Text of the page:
Matrix metalloproteinase-9 and metalloproteinase-2 activity and expression is reduced by melatonin during experimental colitis

Emanuela Esposito, Emanuela Mazzon, Luisa Riccardi, Rocco Caminiti, Rosaria Meli, Salvatore Cuzzocrea

Research output: Contribution to journalArticle

Abstract

Matrix metalloproteinases (MMPs) are associated with matrix turnover in both physiological and pathological conditions. Several data indicate that MMPs play an important role in the pathogenesis of colitis. Various evidence has documented that the pineal secretory product melatonin exerts an important anti-inflammatory effect in different experimental models including colitis. However, no reports are available on the relationship between the activity and expression of MMPs and anti-inflammatory effect of melatonin. The aim of the present study was to evaluate whether melatonin prevents the experimental colitis in rats by regulating MMP-9 and MMP-2 activity and expression. Colitis was induced by intracolonic instillation of dinitrobenzene sulphonic acid (DNBS). Four days after DNBS administration, colon TNF-α production was associated with colon damage. Biochemical methods and zymography were used to analyse MMP-9 and MMP-2 activities in colon tissues from DNBS-injured rats. Our studies reveal that melatonin prevented colon injury and lipid peroxidation in rats at 4 days after DNBS-induced colitis. Melatonin also reduced proMMP-9 and MMP-2 activities that were induced in the colon tissues by DNBS administration. Reduced MMP-9 and MMP-2 activities were associated with reduced expression of TNF-α. We conclude that melatonin's ability to reduce DNBS-induced colon injury in rats is related to a reduction in proMMP-9 and MMP-2 activities and expression.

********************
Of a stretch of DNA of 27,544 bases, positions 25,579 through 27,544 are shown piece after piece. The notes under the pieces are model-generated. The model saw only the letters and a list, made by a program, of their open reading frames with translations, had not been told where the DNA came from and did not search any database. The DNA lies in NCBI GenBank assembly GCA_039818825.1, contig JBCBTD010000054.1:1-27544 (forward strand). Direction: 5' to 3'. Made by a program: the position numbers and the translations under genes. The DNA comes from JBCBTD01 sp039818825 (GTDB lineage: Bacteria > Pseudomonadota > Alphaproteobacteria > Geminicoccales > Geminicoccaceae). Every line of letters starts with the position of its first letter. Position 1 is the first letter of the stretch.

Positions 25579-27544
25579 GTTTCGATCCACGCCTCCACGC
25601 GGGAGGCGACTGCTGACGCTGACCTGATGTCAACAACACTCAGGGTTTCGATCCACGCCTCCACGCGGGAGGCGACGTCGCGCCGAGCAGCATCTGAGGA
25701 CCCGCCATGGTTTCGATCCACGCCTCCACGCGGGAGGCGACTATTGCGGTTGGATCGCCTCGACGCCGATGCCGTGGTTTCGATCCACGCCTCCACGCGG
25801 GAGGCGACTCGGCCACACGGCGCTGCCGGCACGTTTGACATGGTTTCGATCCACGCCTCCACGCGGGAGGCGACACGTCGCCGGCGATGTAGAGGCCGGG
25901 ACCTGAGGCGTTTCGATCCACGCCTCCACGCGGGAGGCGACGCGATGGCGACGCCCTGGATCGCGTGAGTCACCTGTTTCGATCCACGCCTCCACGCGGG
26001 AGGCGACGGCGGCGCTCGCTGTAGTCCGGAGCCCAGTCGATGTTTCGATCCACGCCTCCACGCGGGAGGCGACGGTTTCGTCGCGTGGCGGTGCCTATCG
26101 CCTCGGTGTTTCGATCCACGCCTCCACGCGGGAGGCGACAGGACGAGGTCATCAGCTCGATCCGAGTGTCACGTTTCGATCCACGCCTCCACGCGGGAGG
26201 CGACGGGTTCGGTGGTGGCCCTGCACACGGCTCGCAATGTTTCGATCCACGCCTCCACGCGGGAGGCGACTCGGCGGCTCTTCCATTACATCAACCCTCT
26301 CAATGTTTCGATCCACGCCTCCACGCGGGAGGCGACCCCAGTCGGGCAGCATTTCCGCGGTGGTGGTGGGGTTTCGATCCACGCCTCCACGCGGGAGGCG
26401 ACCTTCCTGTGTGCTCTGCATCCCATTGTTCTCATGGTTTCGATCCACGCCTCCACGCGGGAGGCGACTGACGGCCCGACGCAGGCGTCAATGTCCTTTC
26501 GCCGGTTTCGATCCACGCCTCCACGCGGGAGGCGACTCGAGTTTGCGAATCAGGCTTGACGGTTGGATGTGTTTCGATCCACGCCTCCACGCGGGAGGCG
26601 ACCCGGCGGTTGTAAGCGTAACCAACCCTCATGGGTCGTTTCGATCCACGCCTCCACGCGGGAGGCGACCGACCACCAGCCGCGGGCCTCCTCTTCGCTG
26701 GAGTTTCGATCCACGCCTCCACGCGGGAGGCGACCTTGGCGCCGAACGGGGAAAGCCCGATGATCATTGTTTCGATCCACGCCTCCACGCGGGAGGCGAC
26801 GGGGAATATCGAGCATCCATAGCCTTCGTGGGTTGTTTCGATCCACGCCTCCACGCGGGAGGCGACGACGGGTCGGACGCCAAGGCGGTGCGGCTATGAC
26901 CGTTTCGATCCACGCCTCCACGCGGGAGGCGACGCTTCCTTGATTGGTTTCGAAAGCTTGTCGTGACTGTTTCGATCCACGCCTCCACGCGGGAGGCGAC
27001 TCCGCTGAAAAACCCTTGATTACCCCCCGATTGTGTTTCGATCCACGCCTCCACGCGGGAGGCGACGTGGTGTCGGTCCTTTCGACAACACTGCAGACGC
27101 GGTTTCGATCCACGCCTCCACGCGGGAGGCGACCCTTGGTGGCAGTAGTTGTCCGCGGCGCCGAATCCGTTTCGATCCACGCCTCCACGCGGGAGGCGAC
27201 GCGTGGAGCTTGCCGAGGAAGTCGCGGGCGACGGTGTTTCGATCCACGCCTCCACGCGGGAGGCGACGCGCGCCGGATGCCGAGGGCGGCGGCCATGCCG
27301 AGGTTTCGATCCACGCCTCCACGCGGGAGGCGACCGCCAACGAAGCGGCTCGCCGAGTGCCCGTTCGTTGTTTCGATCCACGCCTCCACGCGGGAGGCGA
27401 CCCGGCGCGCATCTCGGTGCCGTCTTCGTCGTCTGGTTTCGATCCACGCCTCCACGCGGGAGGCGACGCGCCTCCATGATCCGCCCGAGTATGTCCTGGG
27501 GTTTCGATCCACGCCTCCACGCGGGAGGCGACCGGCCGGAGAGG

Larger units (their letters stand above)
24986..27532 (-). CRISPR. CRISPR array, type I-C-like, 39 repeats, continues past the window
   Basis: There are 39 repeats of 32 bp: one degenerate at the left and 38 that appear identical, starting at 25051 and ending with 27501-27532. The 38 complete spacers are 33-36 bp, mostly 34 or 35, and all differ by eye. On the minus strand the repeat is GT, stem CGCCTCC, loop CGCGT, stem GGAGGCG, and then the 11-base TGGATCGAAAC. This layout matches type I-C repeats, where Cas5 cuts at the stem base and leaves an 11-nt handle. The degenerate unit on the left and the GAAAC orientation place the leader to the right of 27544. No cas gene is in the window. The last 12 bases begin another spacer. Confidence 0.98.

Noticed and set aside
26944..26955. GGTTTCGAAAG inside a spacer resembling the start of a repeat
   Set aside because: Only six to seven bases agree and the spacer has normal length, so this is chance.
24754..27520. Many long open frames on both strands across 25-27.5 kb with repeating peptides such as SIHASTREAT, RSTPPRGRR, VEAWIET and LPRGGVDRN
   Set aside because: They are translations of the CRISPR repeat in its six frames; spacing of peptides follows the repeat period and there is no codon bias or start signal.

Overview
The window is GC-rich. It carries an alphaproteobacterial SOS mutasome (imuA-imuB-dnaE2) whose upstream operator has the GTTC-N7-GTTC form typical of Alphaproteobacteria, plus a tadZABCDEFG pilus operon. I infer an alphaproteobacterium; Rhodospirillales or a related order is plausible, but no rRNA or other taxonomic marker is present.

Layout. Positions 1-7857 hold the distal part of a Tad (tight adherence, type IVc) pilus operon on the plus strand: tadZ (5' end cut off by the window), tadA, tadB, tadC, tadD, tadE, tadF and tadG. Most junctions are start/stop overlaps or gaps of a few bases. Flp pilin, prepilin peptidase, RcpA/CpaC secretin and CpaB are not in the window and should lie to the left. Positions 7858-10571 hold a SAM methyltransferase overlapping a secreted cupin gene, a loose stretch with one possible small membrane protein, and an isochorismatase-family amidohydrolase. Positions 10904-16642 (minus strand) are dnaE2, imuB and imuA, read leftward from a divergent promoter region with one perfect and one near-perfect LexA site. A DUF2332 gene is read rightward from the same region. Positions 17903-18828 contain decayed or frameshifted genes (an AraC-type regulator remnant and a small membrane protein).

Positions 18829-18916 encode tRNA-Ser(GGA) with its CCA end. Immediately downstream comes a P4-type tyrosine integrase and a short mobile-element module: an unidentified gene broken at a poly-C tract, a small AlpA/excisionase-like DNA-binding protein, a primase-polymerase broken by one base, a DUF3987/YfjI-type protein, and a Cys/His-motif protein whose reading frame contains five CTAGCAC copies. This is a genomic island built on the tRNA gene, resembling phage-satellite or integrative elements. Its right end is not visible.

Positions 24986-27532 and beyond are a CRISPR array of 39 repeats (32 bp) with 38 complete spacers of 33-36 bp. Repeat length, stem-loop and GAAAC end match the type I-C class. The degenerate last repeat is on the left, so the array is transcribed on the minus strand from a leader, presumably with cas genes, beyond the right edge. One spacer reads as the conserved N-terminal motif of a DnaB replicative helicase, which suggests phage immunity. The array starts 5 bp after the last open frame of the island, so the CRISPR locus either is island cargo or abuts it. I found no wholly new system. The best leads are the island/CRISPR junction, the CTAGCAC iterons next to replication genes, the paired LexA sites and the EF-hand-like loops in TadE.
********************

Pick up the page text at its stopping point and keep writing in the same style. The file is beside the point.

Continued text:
Original languageEnglish
Pages (from-to)166-173
Number of pages8
JournalJournal of Pineal Research
Volume45
Issue number2
DOIs
Publication statusPublished - Sep 2008

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Keywords

  • Colon damage
  • Dinitrobenzene sulphonic acid
  • Free radicals
  • Inflammation
  • Metalloproteinase

ASJC Scopus subject areas

  • Endocrinology

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